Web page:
I found out from my Chinese-American friend (my designation-not sure how he self-identifies) on his Facebook update today that he felt misled by what he thought was a traditional Mexican holiday. However, he discovered and shared that:
Cinco de Mayo is only a big deal in America. It’s not even a holiday in Mexico…It’s actually a Hallmark Holiday!!!
Is Cinco de Mayo a Mexican Tradition?
A quick Internet search reveals there is an original tie to Mexico. The holiday commemorates the victory of the Mexican militia over the French army at The Battle of Puebla in 1862. The holiday is celebrated regionally throughout the state of Puebla in Mexico.
It seems that many (USAmericans) mistake Cinco de Mayo for Mexican Independence Day. It’s not. That holiday is celebrated September 16. And for any art history buffs who also thought of Cinco de Mayo by Francisco Goya, that was made in 1808 in Spain, so no connection there either.
Or is it a US “Hispanic” Celebration?
And that, my friends, is the end of the history lesson, and the move into a sterotypically USAmerican “Hispanic” Holiday that brings together a melange of seemingly “hispanic” customs and traditions to celebrate Cinco de Mayo in the US. (Suddenly I’m reminded of reports, albeit false, of former Vice President Dan Quayle’s lament that he hadn’t studied Latin to be able to communicate with ‘those people’ in Latin America.)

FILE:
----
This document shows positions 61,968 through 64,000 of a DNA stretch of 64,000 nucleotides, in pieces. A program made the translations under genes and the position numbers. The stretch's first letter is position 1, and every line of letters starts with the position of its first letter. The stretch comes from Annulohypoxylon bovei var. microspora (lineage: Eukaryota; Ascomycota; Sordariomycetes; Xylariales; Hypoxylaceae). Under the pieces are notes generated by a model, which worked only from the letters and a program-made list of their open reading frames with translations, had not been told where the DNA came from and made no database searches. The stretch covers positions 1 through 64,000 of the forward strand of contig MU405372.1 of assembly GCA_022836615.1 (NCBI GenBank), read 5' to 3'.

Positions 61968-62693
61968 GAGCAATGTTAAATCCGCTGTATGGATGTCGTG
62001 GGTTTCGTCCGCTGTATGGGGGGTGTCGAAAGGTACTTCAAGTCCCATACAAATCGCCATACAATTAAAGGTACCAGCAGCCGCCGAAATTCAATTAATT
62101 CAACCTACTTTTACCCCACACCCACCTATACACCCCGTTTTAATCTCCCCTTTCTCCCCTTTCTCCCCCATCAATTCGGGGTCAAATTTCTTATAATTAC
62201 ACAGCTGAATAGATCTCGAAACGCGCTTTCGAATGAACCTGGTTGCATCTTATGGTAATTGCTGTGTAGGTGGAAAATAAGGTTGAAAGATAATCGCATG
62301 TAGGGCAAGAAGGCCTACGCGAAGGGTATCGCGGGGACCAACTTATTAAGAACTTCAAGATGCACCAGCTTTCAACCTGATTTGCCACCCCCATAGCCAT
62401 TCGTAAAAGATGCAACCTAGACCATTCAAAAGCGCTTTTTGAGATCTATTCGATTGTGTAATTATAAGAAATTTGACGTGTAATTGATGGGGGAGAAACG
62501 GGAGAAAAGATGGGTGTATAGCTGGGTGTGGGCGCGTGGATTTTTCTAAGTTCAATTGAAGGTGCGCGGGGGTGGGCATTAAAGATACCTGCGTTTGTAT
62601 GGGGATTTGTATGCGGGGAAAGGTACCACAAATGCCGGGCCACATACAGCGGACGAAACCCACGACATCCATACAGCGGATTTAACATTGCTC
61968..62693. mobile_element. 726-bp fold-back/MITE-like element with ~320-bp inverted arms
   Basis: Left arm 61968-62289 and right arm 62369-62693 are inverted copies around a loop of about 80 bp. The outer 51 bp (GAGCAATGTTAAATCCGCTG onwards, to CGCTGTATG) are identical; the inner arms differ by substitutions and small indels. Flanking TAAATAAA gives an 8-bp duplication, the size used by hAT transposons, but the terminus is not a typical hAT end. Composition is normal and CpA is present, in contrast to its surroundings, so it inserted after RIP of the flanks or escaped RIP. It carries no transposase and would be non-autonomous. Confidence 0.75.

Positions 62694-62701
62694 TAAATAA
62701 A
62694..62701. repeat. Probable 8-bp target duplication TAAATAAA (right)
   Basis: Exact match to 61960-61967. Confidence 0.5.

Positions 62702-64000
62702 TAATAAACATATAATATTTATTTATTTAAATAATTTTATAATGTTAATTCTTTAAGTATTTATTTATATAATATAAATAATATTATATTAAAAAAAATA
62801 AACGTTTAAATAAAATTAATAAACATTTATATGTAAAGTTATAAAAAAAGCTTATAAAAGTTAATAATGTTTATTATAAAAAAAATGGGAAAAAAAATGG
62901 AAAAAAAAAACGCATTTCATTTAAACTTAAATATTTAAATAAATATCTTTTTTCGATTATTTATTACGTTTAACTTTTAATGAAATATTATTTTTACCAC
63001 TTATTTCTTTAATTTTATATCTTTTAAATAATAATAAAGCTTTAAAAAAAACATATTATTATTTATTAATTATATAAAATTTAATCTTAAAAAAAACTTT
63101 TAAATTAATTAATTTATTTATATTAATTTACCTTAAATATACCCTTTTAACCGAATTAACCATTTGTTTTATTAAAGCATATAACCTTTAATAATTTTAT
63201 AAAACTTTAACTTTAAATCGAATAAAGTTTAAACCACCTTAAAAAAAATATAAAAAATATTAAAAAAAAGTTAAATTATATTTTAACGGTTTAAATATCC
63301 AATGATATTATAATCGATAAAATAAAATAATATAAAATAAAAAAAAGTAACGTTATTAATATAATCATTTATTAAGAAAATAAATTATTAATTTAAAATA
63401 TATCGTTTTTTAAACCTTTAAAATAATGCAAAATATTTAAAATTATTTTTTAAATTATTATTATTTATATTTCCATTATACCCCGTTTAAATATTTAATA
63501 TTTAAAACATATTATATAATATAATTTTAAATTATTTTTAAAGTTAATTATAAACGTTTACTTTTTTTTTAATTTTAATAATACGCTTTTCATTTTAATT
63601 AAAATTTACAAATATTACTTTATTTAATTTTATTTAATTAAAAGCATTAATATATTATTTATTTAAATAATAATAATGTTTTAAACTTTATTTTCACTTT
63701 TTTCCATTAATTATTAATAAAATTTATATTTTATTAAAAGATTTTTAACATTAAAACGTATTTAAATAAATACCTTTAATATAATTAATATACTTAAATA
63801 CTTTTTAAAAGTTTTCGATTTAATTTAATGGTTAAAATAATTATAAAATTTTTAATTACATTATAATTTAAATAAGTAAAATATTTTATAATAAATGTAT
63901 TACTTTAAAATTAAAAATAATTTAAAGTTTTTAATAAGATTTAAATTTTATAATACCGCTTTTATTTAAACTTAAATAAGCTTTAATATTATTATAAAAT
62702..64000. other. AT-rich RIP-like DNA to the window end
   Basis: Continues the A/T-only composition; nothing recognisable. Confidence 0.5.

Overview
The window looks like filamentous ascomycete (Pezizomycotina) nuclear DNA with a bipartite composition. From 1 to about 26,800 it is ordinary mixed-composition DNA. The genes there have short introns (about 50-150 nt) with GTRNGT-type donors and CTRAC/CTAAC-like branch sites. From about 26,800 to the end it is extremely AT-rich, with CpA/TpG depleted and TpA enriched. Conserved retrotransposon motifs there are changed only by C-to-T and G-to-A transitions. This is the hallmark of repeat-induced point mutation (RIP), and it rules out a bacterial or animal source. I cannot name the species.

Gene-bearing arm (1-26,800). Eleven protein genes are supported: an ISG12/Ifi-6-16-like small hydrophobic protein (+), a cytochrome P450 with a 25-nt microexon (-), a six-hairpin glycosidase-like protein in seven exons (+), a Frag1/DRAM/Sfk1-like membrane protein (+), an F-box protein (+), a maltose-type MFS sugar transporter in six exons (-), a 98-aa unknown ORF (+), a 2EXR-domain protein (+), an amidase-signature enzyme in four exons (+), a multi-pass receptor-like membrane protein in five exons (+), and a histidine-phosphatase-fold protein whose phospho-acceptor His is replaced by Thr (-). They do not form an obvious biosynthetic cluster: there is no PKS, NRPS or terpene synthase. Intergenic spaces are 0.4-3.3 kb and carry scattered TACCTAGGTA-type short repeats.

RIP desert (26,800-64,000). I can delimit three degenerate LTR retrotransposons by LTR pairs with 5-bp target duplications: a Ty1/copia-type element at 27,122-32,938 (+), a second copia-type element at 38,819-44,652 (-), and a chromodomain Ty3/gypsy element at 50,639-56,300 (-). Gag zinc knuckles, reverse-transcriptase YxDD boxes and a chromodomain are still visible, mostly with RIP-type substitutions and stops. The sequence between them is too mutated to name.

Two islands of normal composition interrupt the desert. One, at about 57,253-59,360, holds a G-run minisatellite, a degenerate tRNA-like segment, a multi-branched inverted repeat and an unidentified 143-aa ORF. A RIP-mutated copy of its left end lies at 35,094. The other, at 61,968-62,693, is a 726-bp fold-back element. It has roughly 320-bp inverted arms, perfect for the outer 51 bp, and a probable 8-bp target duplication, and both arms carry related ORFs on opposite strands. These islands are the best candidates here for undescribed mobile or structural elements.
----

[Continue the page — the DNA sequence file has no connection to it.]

For my Facebook friend, he ads that “I’ll still be drinking, of course!” And he won’t be alone.
How it’s celebrated in the US
There’s everything from the celebration in Holyoke Colorado that begins with a Salsa Contest (which I just found out from a Panamanian salsa dance instructor has it’s roots in Cuba and Puerto Rico.) to the Cinco de Mayo Pub Crawl in Chicago that visits Moe’s Cantina, a Spanish Tapas Restaurant. To note, the National Museum of Mexican Art, sort of the keeper of Mexican culture in Chicago, does not feature a Cinco de Mayo event.
So, is it all in good fun, or is it cultural appropriation? Or perhaps it is, as my facebook friend discovered, simply a platform for marketing.
100% Commercial Value: That’s USAmerican!
Companies such as Halloweenmart seem to perpetuate stereotypes, offering Cinco de Mayo ‘costumes’ that range from silly to bordering (or crossing the border) to offensive or racist, a la the Native American or Japanese Geisha costumes seen in October. Target offers a selection of Cinco de Mayo books. And, of course, you can order an online Cinco de Mayo card at Hallmark.
I’ll be curious to hear from my son tonight to see if the holiday was discussed at school (he did–in French class). What do you think? Do you celebrate Cinco de Mayo? For the margaritas, or do you feel a cultural significance?